Archives for posts with tag: blogging awards
Original painting of many-leaved tree with roots.

The Lovely Blog Award. 6″ x 6″ watercolor pencil on paper. Sharyn Dimmick.

Last week Shira of In Pursuit of More tagged me in a relay, charging me with writing about hope and John Clinock of artratcafe generously bestowed on me the one lovely blog award. I am honored by the kind intentions of my fellow bloggers and will do my best to live up to their trust.

A major tenet of the two forms of Buddhism I have practiced is the practice of letting go, letting go of outcomes, letting go of expectations, letting go of desires. This does not immediately sound like fun, does it? That’s because we want what we want, even if wanting it is causing our suffering. I am personally undertaking a course of consciously letting go these days because I find myself falling in love. First I fell in love with a city, a country, a way of life, when I went to France. Then I fell in love with my guitar again, starting to play daily after a hiatus of a year.  I fell in love with my room, starting to see ways that it could be improved. Every summer I fall in love with open water swimming when the days get warm enough to swim at the cove down in the Berkeley Marina. And, as you might have expected, I am somewhere on the continuum of falling in love with another person with all of that continuum’s abundant symptoms: sleeplessness, excitement, fear of the unknown. There is pleasure in falling in love and there is pain. There is fantasy and reality, hope and dread. I find that the easiest approach, although it is hard to put into practice, is to treat the entire experience as a practice, to work with whatever it brings to me in any given moment: if I am sleepless, get up and read or write. If I am inspired to write a love song, write a love song. If I am scared, feel the fear.

One aspect of treating life as a continuous practice is that there is no room for hope. Hope causes us to leap into the future, into some better world that is different from what we are experiencing right here, right now. When I am right here, I can respond to my fear or excitement as it occurs; when I am jumping into hope, I lose my opportunity in the present moment. My teacher is fond of saying “The love you want is no other place.” And, I, of course, am hoping that she is wrong, that there will be glorious love in a field of flowers some other day. But I know what she means: our only chance is this moment, what we find there now, where we find ourselves now. We can’t count on having another moment, better or worse.

What we can count on is that things will change: if I am sleepless for three weeks running, during week four I will fall into a deep sleep when the body needs it. The foods of the changing seasons that I highlight on The Kale Chronicles reveal this in a beautiful way: now there are Gravenstein apples and gypsy peppers, summer squash and tomatoes, cucumbers, green figs, the first grapes, blackberries, melons. Soon eggplants will come in and peaches will begin to fade away until next summer brings the new crop. I stir a couple of spoonfuls of apple crisp into my morning oatmeal and plan another round of zucchini-feta pancakes for lunch, topped with Sun Gold cherry tomatoes. Next month, perhaps next week, I will be eating something different. Food becomes more satisfying when you are not reaching for raspberries in December and tomatoes in February, when you eat what there is now, choosing your favorites, perhaps, but working with what you’ve got.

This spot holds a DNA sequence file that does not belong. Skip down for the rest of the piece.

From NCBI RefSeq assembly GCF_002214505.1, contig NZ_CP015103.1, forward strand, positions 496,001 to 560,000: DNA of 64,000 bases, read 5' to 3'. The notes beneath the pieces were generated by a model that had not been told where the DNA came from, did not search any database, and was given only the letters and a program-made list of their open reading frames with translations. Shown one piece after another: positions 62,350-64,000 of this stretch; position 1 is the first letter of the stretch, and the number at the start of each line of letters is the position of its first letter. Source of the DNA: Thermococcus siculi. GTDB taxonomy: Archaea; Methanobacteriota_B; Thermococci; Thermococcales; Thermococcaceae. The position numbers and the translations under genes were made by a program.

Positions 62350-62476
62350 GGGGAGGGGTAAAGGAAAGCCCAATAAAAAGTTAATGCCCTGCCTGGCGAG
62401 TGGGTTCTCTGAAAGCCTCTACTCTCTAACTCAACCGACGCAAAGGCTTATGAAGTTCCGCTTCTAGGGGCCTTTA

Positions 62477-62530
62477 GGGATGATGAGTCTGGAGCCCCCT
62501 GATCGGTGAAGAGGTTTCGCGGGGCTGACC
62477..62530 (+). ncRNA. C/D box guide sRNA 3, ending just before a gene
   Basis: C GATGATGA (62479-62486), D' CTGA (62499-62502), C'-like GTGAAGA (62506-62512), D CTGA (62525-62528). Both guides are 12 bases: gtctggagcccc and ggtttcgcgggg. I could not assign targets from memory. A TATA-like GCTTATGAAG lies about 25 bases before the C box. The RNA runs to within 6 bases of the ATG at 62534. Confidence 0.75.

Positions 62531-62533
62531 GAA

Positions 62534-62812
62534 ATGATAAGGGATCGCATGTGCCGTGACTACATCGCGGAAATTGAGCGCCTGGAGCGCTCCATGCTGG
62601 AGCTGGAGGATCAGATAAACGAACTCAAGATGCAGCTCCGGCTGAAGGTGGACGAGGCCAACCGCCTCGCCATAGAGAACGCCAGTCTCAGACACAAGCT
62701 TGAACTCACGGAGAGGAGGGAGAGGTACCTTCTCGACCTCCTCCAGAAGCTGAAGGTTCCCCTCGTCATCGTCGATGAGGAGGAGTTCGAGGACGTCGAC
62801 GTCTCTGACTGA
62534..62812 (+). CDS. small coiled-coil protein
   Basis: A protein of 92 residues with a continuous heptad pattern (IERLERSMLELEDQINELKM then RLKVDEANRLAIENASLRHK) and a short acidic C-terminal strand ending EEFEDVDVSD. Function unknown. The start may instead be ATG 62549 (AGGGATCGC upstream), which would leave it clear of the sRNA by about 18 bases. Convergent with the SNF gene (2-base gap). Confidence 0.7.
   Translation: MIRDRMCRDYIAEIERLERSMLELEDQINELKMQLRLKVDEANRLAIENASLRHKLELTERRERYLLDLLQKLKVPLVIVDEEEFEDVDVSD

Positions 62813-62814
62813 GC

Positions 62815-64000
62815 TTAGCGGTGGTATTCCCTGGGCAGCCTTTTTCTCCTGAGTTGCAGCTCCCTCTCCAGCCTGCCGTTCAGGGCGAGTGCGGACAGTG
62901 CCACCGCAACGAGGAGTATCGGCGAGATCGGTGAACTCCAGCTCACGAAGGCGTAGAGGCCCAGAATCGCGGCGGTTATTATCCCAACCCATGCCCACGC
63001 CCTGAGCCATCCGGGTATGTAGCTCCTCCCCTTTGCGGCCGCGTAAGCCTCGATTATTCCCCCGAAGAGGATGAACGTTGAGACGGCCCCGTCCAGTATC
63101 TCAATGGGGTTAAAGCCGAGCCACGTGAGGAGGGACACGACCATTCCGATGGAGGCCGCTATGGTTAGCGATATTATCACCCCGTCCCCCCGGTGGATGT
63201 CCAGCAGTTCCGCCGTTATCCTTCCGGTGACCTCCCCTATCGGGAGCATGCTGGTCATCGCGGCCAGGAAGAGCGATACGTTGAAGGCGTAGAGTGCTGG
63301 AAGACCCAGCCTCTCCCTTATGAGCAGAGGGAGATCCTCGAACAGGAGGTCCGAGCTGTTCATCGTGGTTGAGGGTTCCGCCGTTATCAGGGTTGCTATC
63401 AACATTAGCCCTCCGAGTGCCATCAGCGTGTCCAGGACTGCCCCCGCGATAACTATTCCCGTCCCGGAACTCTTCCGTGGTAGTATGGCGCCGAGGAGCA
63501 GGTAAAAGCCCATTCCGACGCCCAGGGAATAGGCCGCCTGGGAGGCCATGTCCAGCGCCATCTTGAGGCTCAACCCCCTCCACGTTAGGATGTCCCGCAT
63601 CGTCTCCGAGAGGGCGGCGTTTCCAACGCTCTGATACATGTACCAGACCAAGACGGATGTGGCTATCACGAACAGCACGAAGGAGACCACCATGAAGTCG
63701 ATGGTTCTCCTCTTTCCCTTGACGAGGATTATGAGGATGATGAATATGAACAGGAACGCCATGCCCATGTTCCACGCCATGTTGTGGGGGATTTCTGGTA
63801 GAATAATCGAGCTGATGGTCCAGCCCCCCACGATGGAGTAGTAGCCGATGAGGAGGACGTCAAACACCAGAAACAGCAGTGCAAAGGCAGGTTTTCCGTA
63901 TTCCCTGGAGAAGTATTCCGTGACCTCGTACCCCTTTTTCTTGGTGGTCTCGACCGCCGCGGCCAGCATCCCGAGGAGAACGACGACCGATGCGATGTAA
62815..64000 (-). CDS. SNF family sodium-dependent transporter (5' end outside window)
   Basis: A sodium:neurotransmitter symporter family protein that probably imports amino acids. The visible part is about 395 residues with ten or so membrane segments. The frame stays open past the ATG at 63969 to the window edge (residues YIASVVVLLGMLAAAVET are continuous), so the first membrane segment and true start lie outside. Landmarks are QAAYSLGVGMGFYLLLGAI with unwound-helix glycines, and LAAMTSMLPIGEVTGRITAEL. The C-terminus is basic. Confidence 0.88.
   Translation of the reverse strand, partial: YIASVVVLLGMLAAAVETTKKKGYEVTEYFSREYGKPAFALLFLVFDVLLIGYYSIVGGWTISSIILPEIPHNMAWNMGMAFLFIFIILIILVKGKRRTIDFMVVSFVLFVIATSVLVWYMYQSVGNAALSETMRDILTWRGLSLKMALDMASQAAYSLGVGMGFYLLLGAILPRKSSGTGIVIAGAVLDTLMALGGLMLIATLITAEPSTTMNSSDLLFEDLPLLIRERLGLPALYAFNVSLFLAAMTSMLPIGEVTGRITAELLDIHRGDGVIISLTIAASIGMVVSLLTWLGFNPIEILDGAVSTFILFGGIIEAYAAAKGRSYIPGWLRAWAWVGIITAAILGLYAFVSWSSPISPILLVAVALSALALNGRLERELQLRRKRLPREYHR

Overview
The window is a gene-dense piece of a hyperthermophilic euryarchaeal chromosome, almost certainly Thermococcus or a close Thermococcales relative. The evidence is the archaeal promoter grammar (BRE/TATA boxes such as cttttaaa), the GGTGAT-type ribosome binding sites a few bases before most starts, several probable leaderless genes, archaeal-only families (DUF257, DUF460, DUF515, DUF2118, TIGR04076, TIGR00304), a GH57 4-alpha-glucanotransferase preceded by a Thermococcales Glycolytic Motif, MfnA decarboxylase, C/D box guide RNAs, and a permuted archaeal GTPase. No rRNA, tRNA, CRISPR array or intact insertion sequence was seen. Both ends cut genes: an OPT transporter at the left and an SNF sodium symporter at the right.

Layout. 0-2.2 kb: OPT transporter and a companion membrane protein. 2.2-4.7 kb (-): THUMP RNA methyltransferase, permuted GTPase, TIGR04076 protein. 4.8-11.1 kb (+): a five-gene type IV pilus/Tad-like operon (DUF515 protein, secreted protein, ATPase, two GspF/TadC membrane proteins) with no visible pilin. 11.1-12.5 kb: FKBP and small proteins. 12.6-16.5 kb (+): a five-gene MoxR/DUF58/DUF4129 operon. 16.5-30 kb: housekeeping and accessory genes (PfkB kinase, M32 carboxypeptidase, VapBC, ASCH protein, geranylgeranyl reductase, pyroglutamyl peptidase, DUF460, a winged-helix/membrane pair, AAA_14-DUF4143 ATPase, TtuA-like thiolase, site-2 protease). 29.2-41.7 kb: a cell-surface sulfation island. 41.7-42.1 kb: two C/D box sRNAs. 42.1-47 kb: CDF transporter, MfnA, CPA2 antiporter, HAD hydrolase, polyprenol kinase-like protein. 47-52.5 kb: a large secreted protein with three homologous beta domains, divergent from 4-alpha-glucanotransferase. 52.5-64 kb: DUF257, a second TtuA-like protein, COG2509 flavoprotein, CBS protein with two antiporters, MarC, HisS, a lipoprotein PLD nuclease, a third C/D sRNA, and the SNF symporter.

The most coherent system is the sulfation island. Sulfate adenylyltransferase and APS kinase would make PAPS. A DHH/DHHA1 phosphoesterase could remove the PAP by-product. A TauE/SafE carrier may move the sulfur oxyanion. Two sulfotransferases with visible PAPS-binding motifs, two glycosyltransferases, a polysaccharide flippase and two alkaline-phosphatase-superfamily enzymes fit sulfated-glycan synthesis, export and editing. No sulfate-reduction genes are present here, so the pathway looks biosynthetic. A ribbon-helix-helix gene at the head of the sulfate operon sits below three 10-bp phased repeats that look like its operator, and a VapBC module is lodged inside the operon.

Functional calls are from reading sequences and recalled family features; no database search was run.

Love cannot resist reaching into the future, imagining scenarios, conjuring kisses out of the air. So let it. Just know that the fantasies, the daydreaming are a current and temporary state: mine them for their images and ideas, laugh at them and at yourself, an ingenue in a fifty-four year-old body. Watch as your mind tosses up Loggins and Messina songs (Where did they come from?). Sing them if you want — no one needs to know.

What do I hope for? I hope for the courage to face my life, the courage to be in whatever state I find myself in until that state changes. I hope for the courage to respond authentically to whatever I need to respond to. Today I thank Shira (who is in La Belle France) for encouraging me to meditate on hope and John who says lovely things about The Kale Chronicles. With my one-year blogging anniversary coming up fast (next Sunday) I tell you that I had some hopes for the blog: I hoped a few people would like my recipes. I hoped my writing would acquire a wider platform. I hoped a few people would buy my paintings and maybe even my music CDs. I hoped that I would find some writing students who want to do writing practice. Some of that has happened. But writing The Kale Chronicles has become much bigger than that because I have discovered an entire community of like-minded souls, people who care passionately about what they eat and where it comes from, but, beyond that, care about how they live their lives, treating each other with kindness and humor. I started a blog and found myself in a whole new community. I am made welcome here as I am made welcome in my communities of writers and singers and artists. And I will be calling on you soon with a special anniversary challenge, The Lauren Project — I know you will step up to the plate. There will be prizes and glory and the opportunity to help a lovely young woman find more joy in the kitchen.

Original watercolor painting shows ingredients for cucumber raita.

Cucumber Raita. 6″ x 6″ watercolor pencil on paper. Sharyn Dimmick.

In the meantime — back to the present — a simple raita recipe for cucumber season, courtesy of Padma, my Indian roommate in college, who taught me how to make it. The secret to good raita is no shortcuts — you must cut the cucumber into spears and de-seed it with a knife and then you must slice each spear into small bits with the knife — if you grate it, the cucumber turns watery. Raita is all about texture. So set aside an hour to make raita — you won’t be sorry.